October 20th, 2020

Being active in nature is good for your brain


By Submitted Article on June 26, 2020.

Desirea Agar

ALBERTA HEALTH SERVICES

Spending time outdoors, whether it be in a green space near your house or immersed in a forest, benefits your overall well-being! Add in some imaginative play with your kids or take a walk or jog in that green space and you’ll receive a complete well-being boost.

There is a growing amount of evidence suggesting the link between positive mental health and access to green spaces. You can get these benefits simply by sitting near a tree, on a grassy field or walking down a path. By being in nature you will feel better; have increased energy and decreased anxiety, fatigue and sadness. What’s fascinating about this is that researchers have found that stress levels are inversely related to the amount of time spent in green spaces. This means that it’s not just natural forests that offer these benefits, but also your own urban school-yard green spaces. Because of all of this, spending time in nature makes you more resilient.

Resiliency is something we all need in order to handle the ups and downs of life. For children, resiliency can also be fostered by engaging in unstructured free play. Through this type of play children get to practise skills they will need to be successful as adults; skills such as perspective taking, problem solving, active listening and empathy. When children engage in this type of play in nature, they get to take healthy risks, like climbing a tree, balancing on a log or hopping across a stream. Risky play is the foundation to physical literacy and being active for life. As the 2015 ParticipACTION report card states, “Access to active play in nature and outdoors – with its risks – is essential for healthy child development. We recommend increasing children’s opportunities for self-directed play outdoors in all settings – at home, at school, in child care, the community and nature.”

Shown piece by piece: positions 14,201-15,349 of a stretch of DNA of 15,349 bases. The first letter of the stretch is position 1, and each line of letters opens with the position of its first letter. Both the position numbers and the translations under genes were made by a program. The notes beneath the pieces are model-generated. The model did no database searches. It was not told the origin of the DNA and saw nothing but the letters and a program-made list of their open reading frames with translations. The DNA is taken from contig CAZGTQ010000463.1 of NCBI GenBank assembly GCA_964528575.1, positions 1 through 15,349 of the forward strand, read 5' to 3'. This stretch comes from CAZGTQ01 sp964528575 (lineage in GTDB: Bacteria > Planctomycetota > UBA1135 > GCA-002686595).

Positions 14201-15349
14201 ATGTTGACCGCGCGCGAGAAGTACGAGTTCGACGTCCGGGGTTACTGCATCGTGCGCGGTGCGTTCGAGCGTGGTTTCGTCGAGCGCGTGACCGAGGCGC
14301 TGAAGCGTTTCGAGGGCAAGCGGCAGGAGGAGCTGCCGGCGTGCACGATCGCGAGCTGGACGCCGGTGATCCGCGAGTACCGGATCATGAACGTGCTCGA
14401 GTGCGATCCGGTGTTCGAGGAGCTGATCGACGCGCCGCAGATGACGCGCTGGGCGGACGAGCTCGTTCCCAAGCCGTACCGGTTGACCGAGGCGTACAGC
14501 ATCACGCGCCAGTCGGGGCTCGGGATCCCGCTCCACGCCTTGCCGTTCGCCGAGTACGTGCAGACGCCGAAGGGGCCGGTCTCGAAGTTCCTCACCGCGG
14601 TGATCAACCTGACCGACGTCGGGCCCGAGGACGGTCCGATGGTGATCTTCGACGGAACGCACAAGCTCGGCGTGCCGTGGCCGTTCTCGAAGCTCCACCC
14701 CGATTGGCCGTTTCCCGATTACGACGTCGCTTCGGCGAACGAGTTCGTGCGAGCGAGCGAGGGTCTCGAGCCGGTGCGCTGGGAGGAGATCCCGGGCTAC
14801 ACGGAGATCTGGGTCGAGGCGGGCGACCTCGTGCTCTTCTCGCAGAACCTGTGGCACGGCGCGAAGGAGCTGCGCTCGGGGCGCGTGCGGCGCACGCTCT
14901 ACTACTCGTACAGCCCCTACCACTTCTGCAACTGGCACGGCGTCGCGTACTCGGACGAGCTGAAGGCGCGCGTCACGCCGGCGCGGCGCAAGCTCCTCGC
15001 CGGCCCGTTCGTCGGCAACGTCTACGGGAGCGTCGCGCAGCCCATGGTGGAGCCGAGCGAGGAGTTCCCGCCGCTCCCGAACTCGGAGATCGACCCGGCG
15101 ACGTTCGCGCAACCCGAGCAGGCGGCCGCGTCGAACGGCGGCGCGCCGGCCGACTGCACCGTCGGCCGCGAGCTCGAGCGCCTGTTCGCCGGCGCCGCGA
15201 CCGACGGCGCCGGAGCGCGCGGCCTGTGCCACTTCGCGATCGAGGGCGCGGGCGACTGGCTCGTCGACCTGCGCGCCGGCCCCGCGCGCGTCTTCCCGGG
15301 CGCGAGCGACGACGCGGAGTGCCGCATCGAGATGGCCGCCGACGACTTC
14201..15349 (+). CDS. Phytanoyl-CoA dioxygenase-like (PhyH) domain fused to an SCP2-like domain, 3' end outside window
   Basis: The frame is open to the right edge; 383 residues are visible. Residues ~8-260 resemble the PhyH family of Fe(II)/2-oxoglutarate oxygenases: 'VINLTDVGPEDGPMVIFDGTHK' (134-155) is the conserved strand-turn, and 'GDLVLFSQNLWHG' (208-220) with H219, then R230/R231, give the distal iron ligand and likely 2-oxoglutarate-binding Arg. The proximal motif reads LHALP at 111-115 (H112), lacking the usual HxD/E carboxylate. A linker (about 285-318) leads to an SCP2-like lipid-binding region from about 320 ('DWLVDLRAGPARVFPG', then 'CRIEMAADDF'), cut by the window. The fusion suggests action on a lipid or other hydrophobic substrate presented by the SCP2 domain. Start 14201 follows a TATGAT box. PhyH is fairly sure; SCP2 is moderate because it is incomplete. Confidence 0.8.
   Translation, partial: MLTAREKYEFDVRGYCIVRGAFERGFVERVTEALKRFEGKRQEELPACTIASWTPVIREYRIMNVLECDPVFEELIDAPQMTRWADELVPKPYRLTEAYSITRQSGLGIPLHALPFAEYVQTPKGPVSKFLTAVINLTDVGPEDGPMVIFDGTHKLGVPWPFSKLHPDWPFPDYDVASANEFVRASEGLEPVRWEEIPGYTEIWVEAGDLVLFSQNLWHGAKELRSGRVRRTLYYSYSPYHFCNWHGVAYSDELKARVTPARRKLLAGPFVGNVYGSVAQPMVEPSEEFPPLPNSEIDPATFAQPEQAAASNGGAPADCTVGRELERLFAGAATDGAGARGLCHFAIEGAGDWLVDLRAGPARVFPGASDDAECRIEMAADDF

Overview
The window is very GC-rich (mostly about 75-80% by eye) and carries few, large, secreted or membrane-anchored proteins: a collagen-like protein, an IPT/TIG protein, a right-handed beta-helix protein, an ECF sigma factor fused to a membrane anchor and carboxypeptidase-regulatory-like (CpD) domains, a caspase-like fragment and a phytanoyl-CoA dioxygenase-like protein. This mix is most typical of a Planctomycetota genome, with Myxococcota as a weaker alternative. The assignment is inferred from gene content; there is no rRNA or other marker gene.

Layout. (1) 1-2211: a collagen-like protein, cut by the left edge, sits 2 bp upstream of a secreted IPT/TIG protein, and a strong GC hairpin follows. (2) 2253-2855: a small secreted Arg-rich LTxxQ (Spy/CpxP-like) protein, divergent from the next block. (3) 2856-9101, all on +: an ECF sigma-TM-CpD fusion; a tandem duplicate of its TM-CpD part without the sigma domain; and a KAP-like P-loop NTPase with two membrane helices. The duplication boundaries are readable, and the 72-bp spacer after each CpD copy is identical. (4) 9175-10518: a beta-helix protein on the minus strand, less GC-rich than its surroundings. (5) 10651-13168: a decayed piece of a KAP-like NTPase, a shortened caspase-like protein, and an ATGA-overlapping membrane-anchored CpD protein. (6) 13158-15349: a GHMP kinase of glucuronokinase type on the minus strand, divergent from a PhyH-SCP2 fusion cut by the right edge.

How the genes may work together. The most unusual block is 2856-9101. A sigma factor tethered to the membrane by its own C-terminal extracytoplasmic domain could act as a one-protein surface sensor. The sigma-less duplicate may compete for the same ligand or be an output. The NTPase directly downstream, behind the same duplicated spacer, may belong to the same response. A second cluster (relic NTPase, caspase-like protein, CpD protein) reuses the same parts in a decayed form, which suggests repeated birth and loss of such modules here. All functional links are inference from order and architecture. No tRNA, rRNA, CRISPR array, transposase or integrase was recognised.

What’s more, spending time nature results in increased physical activity for children and adults as well. Increased physical activity is beneficial to folks of all ages, but not just for the physical aspects. Physical activity also benefits our mental health. When we are physically active our bodies release feel-good hormones such as dopamine, serotonin, oxytocin and endorphins. What’s more, getting frequent physical activity also helps us to self-regulate in times of stress.

So, physical activity improves our physical health and our mental health. But, did you know it also supports overall brain health? The 2018 ParticipACTION Report Card on Physical Activity for Children and Youth produced an expert statement on the link between physical activity and brain health:

“For better brain health, all children and youth should be physically active on a regular basis. In addition to physical health benefits, physical activity also improves cognition, brain function and mental healthÉ Many of the brain processes that make for better, more efficient learners – such as focus, memory, and recall – are enhanced after single or repeated bouts of physical activity. Overall, active children and youth make for better- achieving students.”

These brain-boosting benefits are available to people of all ages. With our society having shifted to a more sedentary, screen-driven lifestyle, we are missing some of these key benefits. Simple changes that can go a very long way. Simply go outside in nature and take a walk; your brain will thank you!

Need some inspiration? Here are a few things you can do as a family:

– Go for a walk. Set a timer to see how far you can walk in five minutes, 10, 20 or 30.

– Blow bubbles and try to pop them.

– Plan a nature scavenger hunt. Look for pine cones, acorns and other common outdoor items and tally who found the most pieces.

– Play Follow the Leader through your yard or neighbourhood.

– Create a sidewalk chalk hopscotch.

– Climb a tree.

– Have a picnic at a local park, beach or your own backyard.

– Do things you’d normally do inside, like play board games or have a pillow fight.

– Go for a group jog/bike ride.

– Take turns playing photographer with your phone or camera.

– Make mud pies. Who can make the fanciest creation?

– Race sticks, leaves, etc. down a creek.

– Build paper airplanes. Who can make theirs fly the farthest?

– Search for bugs.

– Run through the sprinkler.

– Make homemade bird feeders out of pine cones, peanut butter and birdseed.

– Look for things like pine cones, sticks, shells and rocks to make a mobile.

– Make a rock, stick, pine cone mandala.

– Find shapes in the clouds.

– Paint rocks.

– Build a stick fort.

Desirea Agar is a Health Promotions Facilitator with Alberta Health Services. She can be reached via email, desirea.agar@ahs.ca.

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